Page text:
Cultures at a Crossroads: An Administrative History
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"Whereas, it appears that the public good would be promoted..." So reads a portion of President Harding's proclamation setting aside Pipe Spring as a national monument 75 years ago. What did its creators have in mind when they referenced "the public good?" Might it be something entirely different for today's computer-age visitor than it was for the family that arrived at Pipe Spring during the 1920s in a Model T?

Since the time Pipe Spring National Monument was established, the National Park System has grown, not only in physical terms - through the addition of hundreds of areas of national significance - but in terms of social awareness. Since the 1920s, the nation's conscience has been awakened and challenged by World War II, the Holocaust, the Nuclear Age, the Cold War, wars in Korea and Viet Nam, and the Civil Rights Movement. Voices of women, Native Americans, Hispanics, and others have all been raised since the 1960s, along with the insistence that American history recognize the sacrifices and contributions of all Americans. To its credit, the National Park Service now strives to interpret historical sites in ways that do justice to the plural society we live in. Admittedly, our resolve to now "tell it like it really was" creates a host of challenges. Hopefully, this non-exclusivistic approach toward researching, writing, and teaching about the past will generate histories that ring true to more of its citizens.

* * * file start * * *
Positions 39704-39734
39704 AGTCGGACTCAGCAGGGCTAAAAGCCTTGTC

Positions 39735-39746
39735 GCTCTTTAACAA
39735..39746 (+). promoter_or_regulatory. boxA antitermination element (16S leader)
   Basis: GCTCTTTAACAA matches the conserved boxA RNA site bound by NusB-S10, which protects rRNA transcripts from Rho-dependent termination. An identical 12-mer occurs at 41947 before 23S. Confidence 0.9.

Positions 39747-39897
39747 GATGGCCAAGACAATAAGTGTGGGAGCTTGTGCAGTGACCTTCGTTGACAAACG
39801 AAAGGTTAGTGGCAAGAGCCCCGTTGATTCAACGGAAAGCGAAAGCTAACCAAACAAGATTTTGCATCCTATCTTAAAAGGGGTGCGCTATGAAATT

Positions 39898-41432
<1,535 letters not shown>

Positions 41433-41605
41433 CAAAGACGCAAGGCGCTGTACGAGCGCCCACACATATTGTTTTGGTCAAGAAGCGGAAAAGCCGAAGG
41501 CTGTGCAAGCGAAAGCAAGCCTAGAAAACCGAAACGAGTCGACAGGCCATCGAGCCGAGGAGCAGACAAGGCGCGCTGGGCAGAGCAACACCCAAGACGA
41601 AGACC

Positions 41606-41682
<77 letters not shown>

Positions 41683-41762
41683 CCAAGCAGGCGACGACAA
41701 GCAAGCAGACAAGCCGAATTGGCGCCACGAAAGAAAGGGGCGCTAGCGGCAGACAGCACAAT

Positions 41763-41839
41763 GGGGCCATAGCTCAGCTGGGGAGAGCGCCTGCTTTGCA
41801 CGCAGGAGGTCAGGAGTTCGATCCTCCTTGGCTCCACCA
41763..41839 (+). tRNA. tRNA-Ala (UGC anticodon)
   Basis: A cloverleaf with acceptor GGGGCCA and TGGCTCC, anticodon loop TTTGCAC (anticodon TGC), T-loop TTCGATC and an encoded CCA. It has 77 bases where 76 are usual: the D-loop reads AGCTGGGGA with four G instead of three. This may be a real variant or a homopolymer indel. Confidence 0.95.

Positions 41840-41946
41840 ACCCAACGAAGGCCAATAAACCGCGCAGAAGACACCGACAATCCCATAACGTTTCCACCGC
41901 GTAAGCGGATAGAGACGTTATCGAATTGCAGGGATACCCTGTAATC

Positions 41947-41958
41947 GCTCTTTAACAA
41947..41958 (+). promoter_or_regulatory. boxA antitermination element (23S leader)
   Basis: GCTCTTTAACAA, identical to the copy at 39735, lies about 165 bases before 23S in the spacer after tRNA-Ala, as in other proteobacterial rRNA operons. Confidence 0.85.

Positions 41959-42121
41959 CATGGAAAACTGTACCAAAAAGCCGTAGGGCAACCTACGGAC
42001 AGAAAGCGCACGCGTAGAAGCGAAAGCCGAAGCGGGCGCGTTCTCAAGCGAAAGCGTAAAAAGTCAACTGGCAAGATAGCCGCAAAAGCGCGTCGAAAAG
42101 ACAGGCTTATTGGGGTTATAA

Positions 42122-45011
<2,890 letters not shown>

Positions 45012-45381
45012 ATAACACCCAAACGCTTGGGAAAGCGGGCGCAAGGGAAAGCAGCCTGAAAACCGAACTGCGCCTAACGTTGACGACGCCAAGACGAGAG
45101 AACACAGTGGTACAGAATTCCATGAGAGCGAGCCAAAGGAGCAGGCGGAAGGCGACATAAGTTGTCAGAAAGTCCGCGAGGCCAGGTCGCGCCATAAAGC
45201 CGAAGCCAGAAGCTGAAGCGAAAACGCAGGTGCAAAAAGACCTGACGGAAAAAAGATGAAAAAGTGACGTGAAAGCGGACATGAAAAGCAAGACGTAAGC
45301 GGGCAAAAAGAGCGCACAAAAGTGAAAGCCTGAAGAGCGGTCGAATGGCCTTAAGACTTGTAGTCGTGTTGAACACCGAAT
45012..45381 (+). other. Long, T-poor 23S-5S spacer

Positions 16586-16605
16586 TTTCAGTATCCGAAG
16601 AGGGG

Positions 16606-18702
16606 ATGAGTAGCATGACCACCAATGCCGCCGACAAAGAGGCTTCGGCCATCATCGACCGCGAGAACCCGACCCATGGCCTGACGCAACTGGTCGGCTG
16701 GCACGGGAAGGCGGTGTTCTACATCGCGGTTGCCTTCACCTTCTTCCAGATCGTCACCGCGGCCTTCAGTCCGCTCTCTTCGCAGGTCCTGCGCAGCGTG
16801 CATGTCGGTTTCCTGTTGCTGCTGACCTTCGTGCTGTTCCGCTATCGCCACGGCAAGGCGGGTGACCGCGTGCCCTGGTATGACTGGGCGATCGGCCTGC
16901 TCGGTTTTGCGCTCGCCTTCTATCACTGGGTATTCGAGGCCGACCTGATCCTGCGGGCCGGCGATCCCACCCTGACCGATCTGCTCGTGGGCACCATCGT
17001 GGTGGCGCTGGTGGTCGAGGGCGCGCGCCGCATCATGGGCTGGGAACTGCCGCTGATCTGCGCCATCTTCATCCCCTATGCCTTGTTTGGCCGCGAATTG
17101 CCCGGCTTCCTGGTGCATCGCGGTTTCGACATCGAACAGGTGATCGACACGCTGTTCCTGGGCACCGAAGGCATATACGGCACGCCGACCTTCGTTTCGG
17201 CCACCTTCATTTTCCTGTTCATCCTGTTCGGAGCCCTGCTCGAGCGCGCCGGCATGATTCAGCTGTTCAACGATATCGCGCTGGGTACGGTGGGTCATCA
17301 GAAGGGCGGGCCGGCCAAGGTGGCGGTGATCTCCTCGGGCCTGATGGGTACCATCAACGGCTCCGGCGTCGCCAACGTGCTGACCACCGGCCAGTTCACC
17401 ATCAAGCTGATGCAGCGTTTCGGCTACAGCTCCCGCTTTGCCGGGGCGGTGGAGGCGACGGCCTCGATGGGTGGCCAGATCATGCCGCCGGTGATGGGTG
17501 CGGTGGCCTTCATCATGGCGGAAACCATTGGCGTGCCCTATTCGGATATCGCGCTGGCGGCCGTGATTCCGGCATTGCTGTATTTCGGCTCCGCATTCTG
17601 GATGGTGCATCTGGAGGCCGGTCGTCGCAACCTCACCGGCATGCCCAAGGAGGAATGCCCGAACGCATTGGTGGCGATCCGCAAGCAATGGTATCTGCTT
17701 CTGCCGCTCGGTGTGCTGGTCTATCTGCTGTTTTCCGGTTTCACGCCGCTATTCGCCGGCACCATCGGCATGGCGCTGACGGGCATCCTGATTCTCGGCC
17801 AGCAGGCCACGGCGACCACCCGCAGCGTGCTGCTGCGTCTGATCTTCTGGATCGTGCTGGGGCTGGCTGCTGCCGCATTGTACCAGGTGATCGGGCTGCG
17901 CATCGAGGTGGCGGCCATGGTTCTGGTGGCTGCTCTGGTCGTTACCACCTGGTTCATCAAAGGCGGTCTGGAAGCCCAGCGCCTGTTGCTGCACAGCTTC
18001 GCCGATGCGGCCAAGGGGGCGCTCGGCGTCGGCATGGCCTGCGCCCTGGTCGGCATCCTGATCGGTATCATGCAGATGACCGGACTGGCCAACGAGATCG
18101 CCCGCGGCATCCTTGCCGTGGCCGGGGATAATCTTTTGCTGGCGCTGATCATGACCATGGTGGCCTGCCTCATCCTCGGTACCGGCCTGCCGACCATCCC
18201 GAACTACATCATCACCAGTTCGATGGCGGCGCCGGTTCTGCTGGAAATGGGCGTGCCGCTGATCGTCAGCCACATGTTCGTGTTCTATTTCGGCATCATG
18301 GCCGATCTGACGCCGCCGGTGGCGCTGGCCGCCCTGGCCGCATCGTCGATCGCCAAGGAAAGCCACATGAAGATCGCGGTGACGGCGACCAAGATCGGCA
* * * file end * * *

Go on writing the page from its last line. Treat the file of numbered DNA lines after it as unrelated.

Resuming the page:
As the administration of Pipe Spring National Monument profoundly knows, there are two communities that feel compelled to convey their story at this historic site. For most of its history, particularly while Leonard Heaton administered the site, it can be argued that interpretation was presented mostly from the perspective of the Latter-day Saints. By the late 1980s, the pendulum appears to have swung toward a more generic "pioneer" history, although the reasons for this are not very clear. Understandably, given that Pipe Spring is the only Church-associated site that has gained national recognition, the perception that its history is not "correctly" being passed on has upset some members of the community. Yet it is important to ask, were monument administrators afraid their interpreters would be accused of proselytizing if they spoke too much of the Church's history or its role at Pipe Spring? Were they uncomfortable with the religious tenets of those responsible for the fort's existence and for the settlement of surrounding communities? Some documentation suggests this may be the case. In a country that advocates freedom of religion as well as separation of church and state, it is understandable that to interpret Pipe Spring is to walk a fine line.